The review describes physical principles underlying efficient production of free neutrons, up-to-date possibilities and prospects of creating fission and fusion neutron sources with intensities of 1015-1021 neutrons/s, and schemes of production and application of neutrons in fusion-fission hybrid systems. The physical processes and parameters of high-temperature plasmas are considered at which optimal conditions for producing the largest number of fusion neutrons in systems with magnetic and inertial plasma confinement are achieved. The proposed plasma methods for neutron production are compared with other methods based on fusion reactions in nonplasma media, fission reactions, spallation, and muon catalysis. At present, intense neutron fluxes are mainly used in nanotechnology, biotechnology, material science, and military and fundamental research. In the near future (10-20 years), it will be possible to apply high-power neutron sources in fusion-fission hybrid systems for producing hydrogen, electric power, and technological heat, as well as for manufacturing synthetic nuclear fuel and closing the nuclear fuel cycle. Neutron sources with intensities approaching 1020 neutrons/s may radically change the structure of power industry and considerably influence the fundamental and applied science and innovation technologies. Along with utilizing the energy produced in fusion reactions, the achievement of such high neutron intensities may stimulate wide application of subcritical fast nuclear reactors controlled by neutron sources. Superpower neutron sources will allow one to solve many problems of neutron diagnostics, monitor nano-and biological objects, and carry out radiation testing and modification of volumetric properties of materials at the industrial level. Such sources will considerably (up to 100 times) improve the accuracy of neutron physics experiments and will provide a better understanding of the structure of matter, including that of the neutron itself.
Physics, Formation and Evolution of Rotating Stars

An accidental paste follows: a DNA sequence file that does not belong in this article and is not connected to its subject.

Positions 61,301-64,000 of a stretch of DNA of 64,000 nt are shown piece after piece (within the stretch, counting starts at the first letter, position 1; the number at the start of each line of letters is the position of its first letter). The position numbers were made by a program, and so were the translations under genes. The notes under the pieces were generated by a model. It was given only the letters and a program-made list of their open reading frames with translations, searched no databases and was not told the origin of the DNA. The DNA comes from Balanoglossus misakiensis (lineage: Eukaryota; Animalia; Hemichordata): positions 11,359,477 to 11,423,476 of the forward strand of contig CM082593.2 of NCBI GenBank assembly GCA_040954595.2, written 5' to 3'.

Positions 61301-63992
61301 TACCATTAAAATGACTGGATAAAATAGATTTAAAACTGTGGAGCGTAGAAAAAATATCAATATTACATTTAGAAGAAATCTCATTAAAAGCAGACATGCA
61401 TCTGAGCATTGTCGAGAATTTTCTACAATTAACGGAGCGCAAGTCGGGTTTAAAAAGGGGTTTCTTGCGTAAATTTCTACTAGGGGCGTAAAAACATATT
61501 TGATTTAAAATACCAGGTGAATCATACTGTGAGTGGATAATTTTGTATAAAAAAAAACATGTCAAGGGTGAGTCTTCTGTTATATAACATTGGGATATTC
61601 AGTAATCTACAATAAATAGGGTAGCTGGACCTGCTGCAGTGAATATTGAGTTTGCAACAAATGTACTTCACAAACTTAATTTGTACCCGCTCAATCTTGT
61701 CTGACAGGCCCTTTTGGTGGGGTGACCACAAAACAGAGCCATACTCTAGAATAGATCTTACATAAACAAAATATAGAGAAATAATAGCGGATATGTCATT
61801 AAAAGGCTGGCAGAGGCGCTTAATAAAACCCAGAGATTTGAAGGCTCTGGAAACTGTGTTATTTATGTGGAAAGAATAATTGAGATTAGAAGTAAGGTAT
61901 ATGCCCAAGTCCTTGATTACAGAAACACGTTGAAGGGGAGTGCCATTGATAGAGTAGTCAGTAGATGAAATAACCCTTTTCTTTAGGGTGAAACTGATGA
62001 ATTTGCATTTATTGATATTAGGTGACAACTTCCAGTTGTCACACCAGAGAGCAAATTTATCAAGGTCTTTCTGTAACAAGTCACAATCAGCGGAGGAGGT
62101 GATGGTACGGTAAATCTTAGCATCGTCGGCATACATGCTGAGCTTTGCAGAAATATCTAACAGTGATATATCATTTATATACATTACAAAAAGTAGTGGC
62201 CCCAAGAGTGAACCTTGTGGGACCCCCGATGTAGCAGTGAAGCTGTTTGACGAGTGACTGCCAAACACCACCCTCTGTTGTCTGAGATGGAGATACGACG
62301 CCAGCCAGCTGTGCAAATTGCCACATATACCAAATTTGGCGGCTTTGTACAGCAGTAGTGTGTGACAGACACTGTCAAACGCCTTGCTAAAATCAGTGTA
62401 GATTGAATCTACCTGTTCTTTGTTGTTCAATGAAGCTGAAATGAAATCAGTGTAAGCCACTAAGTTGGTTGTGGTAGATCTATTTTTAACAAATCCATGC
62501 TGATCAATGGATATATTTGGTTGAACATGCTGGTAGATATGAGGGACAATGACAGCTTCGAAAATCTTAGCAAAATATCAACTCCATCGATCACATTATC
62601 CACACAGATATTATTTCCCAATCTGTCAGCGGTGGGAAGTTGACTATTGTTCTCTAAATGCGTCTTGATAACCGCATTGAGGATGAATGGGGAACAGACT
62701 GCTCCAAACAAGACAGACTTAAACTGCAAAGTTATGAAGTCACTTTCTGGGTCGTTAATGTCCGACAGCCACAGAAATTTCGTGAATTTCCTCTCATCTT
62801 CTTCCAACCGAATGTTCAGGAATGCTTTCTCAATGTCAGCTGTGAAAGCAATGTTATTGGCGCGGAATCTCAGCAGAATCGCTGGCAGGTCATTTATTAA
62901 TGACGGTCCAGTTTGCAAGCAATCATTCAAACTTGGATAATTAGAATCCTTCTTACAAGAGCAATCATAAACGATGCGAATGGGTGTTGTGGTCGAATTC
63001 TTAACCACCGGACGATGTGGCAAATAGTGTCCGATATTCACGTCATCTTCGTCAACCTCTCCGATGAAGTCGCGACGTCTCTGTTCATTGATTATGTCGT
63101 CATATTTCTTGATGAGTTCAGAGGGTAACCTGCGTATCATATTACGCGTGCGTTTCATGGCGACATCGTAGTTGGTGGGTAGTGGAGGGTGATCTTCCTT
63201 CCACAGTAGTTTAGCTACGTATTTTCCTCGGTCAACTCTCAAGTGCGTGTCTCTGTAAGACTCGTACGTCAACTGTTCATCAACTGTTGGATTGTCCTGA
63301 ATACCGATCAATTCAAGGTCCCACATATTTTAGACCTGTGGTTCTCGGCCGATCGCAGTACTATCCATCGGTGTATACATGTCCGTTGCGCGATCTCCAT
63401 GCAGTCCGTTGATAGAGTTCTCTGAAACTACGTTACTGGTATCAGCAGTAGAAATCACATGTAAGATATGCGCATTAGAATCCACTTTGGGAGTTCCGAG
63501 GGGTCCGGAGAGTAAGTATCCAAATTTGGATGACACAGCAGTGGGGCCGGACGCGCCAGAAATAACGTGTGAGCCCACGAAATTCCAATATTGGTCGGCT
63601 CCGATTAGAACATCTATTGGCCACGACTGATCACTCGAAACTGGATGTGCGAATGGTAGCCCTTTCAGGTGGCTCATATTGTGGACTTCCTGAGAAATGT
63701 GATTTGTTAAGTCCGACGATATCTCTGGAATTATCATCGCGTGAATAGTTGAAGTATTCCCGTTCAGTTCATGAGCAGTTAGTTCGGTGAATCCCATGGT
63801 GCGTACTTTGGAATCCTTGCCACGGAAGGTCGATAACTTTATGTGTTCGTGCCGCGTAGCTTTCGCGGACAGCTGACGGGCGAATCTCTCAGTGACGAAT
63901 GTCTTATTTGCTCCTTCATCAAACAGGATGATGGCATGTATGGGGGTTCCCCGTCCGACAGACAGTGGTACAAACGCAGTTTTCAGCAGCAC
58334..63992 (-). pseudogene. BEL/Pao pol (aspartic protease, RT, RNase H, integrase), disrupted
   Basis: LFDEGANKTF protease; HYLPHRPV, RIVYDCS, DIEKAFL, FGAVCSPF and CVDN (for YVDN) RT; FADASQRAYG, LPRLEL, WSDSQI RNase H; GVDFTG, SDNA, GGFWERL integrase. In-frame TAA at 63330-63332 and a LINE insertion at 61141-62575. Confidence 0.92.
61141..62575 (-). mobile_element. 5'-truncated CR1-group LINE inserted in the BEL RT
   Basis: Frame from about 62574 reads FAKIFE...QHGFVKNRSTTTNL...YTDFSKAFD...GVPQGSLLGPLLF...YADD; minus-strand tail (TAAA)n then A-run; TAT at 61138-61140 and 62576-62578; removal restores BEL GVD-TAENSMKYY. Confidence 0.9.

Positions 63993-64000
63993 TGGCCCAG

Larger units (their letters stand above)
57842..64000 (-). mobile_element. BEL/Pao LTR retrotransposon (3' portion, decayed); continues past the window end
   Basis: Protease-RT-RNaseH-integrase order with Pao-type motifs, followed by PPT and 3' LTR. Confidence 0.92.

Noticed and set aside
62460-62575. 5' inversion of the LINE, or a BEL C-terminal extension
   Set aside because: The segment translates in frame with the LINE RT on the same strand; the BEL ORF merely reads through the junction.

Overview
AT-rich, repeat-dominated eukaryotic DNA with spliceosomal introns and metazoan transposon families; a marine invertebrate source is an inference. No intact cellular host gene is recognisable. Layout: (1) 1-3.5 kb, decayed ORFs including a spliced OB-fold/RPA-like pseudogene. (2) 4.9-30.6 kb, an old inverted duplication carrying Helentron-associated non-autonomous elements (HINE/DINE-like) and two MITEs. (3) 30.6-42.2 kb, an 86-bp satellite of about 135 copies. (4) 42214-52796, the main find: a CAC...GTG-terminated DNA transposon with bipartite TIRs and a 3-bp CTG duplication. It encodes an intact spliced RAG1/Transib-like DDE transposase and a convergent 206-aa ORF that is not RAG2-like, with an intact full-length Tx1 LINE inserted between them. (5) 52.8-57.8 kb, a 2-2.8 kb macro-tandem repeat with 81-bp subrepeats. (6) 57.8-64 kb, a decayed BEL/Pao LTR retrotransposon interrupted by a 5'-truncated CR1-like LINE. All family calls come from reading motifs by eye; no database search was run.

Maeder, André
2009-01-01
Rotation is ubiquitous at each step of stellar evolution, from star formation to the final stages, and it affects the course of evolution, the timescales and nucleosynthesis. Stellar rotation is also an essential prerequisite for the occurrence of Gamma-Ray Bursts. In this book the author thoroughly examines the basic mechanical and thermal effects of rotation, their influence on mass loss by stellar winds, the effects of differential rotation and its associated instabilities, the relation with magnetic fields and the evolution of the internal and surface rotation. Further, he discusses the numerous observational signatures of rotational effects obtained from spectroscopy and interferometric observations, as well as from chemical abundance determinations, helioseismology and asteroseismology, etc. On an introductory level, this book presents in a didactical way the basic concepts of stellar structure and evolution in "track 1" chapters. The other more specialized chapters form an advanced course on the gradua...
An intense 14 MeV neutron source
Su Tongling; Sun Biehe; Yang Baotai; Piao Yubo; Shui Yongqing; Chen Kefan; Wang Xuezhi; Yang Cheng; Niu Zhanqi; Liu Yanton; Pan Minshen; Hong Zhongti; Chen Qin (Lanzhou Univ., GS (China). Inst. of Nuclear Research)
1990-02-15
A 3x10{sup 12} n/s source of 14 MeV neutrons is described in this paper. The neutrons are produced by the T(d,n){sup 4}He reaction under a 30 mA, 300 keV deuteron beam bombarding a water-cooled, rotating titanium-tritide target. The size of the beam spot on the target is 1.8 cm, and at the distance of closest approach to the source a neutron flux of 5x10{sup 11} n/cm{sup 2} s is obtained. (orig.).